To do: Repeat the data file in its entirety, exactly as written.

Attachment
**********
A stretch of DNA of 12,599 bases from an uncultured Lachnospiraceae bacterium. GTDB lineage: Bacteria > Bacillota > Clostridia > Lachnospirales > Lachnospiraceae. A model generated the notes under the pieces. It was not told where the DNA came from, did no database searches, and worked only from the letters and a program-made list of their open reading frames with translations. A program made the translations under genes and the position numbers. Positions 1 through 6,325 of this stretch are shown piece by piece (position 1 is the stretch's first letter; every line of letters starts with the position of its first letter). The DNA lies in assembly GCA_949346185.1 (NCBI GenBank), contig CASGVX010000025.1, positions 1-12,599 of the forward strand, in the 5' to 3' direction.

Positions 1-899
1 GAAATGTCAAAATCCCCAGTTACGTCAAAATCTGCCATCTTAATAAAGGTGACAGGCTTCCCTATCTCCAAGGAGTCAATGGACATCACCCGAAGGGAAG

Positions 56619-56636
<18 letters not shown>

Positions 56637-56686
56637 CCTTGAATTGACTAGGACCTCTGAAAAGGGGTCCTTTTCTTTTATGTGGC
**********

A stretch of DNA of 12,599 bases from an uncultured Lachnospiraceae bacterium. GTDB lineage: Bacteria > Bacillota > Clostridia > Lachnospirales > Lachnospiraceae. A model generated the notes under the pieces. It was not told where the DNA came from, did no database searches, and worked only from the letters and a program-made list of their open reading frames with translations. A program made the translations under genes and the position numbers. Positions 1 through 6,325 of this stretch are shown piece by piece (position 1 is the stretch's first letter; every line of letters starts with the position of its first letter). The DNA lies in assembly GCA_949346185.1 (NCBI GenBank), contig CASGVX010000025.1, positions 1-12,599 of the forward strand, in the 5' to 3' direction.

Positions 1-899
1 GAAATGTCAAAATCCCCAGTTACGTCAAAATCTGCCATCTTAATAAAGGTGACAGGCTTCCCTATCTCCAAGGAGTCAATGGACATCACCCGAAGGGAAG

Positions 56619-56636
<18 letters not shown>

Positions 56637-56686
56637 CCTTGAATTGACTAGGACCTCTGAAAAGGGGTCCTTTTCTTTTATGTGGC